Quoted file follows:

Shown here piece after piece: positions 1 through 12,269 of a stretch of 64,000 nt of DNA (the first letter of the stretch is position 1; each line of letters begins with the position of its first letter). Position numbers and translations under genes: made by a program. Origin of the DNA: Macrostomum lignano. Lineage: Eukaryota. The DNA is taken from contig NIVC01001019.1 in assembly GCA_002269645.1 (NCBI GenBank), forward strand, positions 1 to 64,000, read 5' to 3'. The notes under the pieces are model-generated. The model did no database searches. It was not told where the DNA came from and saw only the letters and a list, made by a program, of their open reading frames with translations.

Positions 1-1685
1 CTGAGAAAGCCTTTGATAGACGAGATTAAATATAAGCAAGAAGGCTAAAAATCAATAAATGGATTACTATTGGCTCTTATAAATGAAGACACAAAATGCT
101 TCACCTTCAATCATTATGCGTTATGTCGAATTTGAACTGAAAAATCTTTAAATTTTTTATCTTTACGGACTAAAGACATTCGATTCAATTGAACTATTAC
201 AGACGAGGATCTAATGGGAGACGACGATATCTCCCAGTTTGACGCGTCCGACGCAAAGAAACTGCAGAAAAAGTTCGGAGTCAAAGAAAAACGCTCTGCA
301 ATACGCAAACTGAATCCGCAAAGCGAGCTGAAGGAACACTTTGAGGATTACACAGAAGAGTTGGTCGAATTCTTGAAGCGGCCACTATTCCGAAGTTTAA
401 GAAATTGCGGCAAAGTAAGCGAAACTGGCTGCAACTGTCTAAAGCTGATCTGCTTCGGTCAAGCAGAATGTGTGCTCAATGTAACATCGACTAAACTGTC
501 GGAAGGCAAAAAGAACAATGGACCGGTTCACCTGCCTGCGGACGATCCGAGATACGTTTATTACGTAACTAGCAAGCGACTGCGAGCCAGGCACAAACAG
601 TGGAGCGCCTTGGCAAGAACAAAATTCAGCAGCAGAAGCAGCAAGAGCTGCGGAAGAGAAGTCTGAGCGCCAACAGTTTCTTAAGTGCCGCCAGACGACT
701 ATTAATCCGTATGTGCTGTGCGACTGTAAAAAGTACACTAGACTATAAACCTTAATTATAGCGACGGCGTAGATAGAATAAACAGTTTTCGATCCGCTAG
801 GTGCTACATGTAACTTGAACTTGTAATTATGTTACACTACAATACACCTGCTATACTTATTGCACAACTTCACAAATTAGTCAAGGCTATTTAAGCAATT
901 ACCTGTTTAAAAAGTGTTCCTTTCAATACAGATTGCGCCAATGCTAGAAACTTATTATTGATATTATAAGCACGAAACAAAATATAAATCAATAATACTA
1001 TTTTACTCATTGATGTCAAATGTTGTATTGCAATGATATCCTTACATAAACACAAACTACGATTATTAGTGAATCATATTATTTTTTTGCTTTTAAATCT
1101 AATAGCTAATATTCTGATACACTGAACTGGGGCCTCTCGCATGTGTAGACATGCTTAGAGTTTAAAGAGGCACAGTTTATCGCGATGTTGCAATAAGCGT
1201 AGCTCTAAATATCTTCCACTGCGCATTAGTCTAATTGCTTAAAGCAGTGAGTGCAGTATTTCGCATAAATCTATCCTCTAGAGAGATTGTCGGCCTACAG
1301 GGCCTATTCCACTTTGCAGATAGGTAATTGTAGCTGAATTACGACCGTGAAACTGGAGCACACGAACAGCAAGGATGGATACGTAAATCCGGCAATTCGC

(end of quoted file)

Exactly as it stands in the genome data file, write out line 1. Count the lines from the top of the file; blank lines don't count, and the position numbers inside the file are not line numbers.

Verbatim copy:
Shown here piece after piece: positions 1 through 12,269 of a stretch of 64,000 nt of DNA (the first letter of the stretch is position 1; each line of letters begins with the position of its first letter). Position numbers and translations under genes: made by a program. Origin of the DNA: Macrostomum lignano. Lineage: Eukaryota. The DNA is taken from contig NIVC01001019.1 in assembly GCA_002269645.1 (NCBI GenBank), forward strand, positions 1 to 64,000, read 5' to 3'. The notes under the pieces are model-generated. The model did no database searches. It was not told where the DNA came from and saw only the letters and a list, made by a program, of their open reading frames with translations.